By 2050, the UN Population Division projects, almost 370 million people in the world will be 80 or older. The number of centenarians is expected to increase 16-fold to reach 2.2 million.

At the other end, roughly 2 billion of the world's population are under 15. These youngsters will be soon reaching an age where they are raising families.

Providing young couples with help in family planning and maternity care will be crucial to further dampening the population explosion in developing nations, says Sally Ethelston, a spokeswoman for Population Action International in Washington. But the world is not spending enough on such programs.

A UN conference in Cairo in 1994 set a goal of $17 billion a year for worldwide spending on family planning, maternity care, and reproductive health by 2000. Outlays this year will reach about $9 billion to $10 billion, far short of the goal.

Further, Congress decided not to include in the just passed $520 billion spending package for fiscal 1999 any funding for the UN Population Fund. It got $20 million this year.

The money got tangled in a fight over abortion. The UN agency maintains it provides no funds for such purposes.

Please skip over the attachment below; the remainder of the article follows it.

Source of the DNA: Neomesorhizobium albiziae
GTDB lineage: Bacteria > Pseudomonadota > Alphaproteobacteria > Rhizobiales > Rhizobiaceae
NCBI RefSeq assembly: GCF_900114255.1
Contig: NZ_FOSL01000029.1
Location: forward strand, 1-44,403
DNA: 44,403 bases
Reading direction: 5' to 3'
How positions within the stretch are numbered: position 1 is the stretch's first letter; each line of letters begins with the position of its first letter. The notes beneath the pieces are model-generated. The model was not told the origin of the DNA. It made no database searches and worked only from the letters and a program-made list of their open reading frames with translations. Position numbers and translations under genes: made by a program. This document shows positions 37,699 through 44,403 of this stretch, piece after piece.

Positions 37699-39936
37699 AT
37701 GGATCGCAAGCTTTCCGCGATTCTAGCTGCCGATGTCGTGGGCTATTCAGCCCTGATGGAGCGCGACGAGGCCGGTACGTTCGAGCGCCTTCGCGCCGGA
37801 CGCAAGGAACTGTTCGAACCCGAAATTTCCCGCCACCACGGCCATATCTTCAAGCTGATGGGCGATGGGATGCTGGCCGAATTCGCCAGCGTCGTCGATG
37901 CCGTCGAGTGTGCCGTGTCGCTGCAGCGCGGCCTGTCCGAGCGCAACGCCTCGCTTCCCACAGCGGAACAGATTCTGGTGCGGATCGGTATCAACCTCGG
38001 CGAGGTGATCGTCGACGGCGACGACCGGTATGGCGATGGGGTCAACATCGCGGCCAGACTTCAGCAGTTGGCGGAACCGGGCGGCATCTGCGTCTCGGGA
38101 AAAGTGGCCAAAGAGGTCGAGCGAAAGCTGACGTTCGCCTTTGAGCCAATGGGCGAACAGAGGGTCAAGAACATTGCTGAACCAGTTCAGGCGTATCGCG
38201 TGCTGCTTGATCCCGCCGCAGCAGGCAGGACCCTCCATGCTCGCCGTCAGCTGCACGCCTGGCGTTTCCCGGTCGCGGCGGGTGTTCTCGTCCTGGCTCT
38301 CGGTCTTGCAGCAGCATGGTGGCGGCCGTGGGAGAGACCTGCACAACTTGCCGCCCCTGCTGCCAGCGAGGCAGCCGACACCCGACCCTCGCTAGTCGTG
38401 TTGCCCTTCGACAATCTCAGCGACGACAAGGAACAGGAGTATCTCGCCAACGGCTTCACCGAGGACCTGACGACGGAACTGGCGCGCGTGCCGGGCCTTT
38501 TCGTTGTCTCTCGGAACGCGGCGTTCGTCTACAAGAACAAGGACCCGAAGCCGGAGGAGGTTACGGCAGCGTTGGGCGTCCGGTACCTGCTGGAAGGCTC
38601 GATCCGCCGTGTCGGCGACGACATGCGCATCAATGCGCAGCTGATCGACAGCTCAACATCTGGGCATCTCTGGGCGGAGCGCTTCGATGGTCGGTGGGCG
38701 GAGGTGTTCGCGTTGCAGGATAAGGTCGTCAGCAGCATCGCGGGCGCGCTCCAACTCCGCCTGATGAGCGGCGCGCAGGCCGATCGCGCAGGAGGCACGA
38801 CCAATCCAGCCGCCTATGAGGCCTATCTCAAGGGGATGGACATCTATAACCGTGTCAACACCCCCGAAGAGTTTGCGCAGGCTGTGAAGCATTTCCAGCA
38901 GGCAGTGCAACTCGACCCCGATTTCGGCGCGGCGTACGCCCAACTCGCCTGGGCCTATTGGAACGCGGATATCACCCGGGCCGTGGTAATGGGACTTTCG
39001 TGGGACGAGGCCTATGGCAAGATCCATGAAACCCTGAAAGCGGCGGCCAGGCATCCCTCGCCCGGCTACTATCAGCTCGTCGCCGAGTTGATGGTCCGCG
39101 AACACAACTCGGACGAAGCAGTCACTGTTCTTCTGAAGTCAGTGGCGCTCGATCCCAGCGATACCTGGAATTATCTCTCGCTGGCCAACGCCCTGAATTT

American bilateral aid to other countries' family planning amounts to $325 million, down $200 million from 1995.

"There is no prospect that we will meet the goal agreed to at the Cairo conference," says Steven Sinding, a population expert at the Rockefeller Foundation in New York. "It is short-sighted."

Some 97 percent of the growth in the world's population is taking place in developing nations.

Europe had three times the population of Africa in 1900. By 2050, Africa will have three times the population of Europe, including Russia. "Unbelievable," comments the UN's Mr. Chamie.

China and India account for 1 out of every 3 additions to the world's population, now running at 78 million per year.

Other major contributors to world population growth, in order of importance, are Pakistan, Indonesia, Nigeria, the United States, Brazil, Bangladesh, Mexico, and the Philippines.

In most industrial nations, the population has stabilized or is declining. Largely because of immigration, the population in the United States is rising about 2.3 million a year. It is projected to reach 349 million in 2050.

An alternative low projection of the UN puts the world's population at 7.3 billion in 2050; a high projection says 10.7 billion. To reach the low number, the family goals of many parents would have to decline much further, notes Carl Haub, a demographer at the Population Reference Bureau in Washington.

In a number of nations, the number of children that women have has stabilized at about three. In the Hindi states of north India, most families still have three to five children. By contrast, in many European nations the number of children per woman has fallen well below the 2.1 level necessary for a long-term stable population.